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Can liberals and conservatives really communicate?

Joshua Greene is hoping to change the way the left and right debate issues with his new book "Moral Tribes." (Image courtesy Penguin Press)

The 2014 campaign is underway, and this Harvard Professor is hoping to change the way the left and the right debate issues.

“What I’m primarily interested in is changing the way ordinary people think about complicated policy matters,” says Joshua Greene.

Greene says the left and right seem wrapped up in their own moral codes, and therefore can’t cooperate.

What the two camps need to realize is that moral systems evolved in the first place to make it easier for groups to cooperate by creating common expectations for behavior within a tribe.

I know, this is too deep for radio.

But what it boils down to is a new set of ground rules for cooperation between America’s various “moral tribes,” which happens to be the title of his new book.

“We all care about our own happiness. We all care about avoiding our own suffering and we all recognize that, that is a legitimate care for everybody to have,” says Green.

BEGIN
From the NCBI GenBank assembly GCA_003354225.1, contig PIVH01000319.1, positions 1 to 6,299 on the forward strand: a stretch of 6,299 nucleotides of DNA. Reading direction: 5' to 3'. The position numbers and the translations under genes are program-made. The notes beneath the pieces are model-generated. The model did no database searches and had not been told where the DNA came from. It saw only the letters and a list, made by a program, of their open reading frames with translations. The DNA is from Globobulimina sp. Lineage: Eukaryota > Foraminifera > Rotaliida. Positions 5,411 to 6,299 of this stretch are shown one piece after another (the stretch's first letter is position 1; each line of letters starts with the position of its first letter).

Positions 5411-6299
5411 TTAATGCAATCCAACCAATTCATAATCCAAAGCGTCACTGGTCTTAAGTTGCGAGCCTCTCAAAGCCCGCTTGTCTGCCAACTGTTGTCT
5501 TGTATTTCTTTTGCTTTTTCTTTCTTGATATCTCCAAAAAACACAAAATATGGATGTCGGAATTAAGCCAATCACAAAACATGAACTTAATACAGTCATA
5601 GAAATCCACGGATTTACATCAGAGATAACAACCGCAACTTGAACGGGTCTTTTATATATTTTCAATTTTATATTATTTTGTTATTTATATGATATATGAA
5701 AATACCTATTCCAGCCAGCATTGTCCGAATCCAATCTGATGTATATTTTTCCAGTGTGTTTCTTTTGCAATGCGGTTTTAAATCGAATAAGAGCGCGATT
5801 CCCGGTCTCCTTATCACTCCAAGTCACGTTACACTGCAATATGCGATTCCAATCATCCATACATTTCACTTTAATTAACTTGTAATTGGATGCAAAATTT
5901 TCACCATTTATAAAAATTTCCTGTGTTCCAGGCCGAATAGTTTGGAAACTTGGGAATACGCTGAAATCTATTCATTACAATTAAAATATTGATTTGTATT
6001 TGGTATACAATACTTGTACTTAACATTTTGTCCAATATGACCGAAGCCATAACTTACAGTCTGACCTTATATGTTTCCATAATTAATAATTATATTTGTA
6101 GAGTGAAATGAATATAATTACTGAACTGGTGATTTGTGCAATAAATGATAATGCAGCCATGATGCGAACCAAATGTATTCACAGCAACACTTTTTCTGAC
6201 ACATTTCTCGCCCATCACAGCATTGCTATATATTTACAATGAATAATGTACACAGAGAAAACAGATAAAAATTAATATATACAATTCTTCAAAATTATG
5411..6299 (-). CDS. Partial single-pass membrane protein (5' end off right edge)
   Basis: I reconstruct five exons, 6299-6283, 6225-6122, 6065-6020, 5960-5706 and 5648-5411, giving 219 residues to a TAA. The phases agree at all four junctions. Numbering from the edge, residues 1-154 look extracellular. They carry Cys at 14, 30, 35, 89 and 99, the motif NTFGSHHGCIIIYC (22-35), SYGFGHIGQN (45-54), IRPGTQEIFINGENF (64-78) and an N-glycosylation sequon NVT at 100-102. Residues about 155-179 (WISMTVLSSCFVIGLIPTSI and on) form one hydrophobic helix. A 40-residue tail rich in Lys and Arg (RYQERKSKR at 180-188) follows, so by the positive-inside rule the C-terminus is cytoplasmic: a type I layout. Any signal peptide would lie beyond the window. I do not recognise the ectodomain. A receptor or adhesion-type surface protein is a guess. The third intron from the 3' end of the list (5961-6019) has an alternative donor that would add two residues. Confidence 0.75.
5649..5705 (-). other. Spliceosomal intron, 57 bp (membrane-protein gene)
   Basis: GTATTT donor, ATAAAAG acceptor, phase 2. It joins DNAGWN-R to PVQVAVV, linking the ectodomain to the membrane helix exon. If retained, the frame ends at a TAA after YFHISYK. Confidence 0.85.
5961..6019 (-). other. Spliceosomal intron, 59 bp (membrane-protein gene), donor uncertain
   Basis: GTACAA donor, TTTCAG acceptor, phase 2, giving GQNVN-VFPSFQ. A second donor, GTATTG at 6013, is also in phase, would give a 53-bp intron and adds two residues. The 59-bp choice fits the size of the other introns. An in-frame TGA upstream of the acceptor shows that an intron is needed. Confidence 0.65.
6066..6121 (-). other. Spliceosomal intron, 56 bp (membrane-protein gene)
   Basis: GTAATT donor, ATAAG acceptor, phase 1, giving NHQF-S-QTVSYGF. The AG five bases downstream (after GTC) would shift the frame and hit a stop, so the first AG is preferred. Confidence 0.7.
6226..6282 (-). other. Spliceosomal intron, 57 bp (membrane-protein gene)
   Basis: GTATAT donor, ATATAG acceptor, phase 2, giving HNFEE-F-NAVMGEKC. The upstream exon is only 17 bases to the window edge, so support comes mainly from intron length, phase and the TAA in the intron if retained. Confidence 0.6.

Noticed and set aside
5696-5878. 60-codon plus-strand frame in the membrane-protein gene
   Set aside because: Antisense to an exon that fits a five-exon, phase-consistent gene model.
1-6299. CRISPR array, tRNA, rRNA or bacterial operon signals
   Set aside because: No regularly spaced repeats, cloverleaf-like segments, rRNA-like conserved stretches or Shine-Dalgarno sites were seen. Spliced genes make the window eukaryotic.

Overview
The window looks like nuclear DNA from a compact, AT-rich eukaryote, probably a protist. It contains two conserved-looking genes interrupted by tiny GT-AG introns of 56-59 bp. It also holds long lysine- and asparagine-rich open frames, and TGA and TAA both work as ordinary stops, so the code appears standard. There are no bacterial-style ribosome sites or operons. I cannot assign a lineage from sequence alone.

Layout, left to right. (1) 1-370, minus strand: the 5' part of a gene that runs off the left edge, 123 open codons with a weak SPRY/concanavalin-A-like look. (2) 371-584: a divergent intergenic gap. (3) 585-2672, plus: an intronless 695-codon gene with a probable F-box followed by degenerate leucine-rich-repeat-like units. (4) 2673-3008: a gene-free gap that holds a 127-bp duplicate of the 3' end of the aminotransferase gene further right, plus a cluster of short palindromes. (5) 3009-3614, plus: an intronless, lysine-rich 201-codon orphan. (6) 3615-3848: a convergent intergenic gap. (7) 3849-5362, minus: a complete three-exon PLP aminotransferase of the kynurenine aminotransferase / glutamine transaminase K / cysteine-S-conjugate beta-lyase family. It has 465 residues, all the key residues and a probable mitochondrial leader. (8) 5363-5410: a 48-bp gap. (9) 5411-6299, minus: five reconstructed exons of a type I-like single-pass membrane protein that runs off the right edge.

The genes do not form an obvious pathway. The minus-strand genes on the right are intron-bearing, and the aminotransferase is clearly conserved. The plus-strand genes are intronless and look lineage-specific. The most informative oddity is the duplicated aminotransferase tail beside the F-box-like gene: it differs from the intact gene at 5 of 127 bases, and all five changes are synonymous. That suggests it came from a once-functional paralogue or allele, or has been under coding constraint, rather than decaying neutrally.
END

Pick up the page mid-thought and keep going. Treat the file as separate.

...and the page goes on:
Acknowledge and respect each other’s emotions – but for the good of the nation, lay those emotions aside and debate policies based on the likely and testable results of those policies.

“If you just ask people to explain how some policy works, simply forcing people to confront their ignorance about complex policy matters can by itself make people more moderate and more agreeable,” says Greene.

And that, he says, is how liberals and conservatives can learn to communicate on issues like Obamacare and Immigration – and meet on the common ground of maximizing well-being for the greatest number of people.

Of course, there is a downside, it would kill talk radio.

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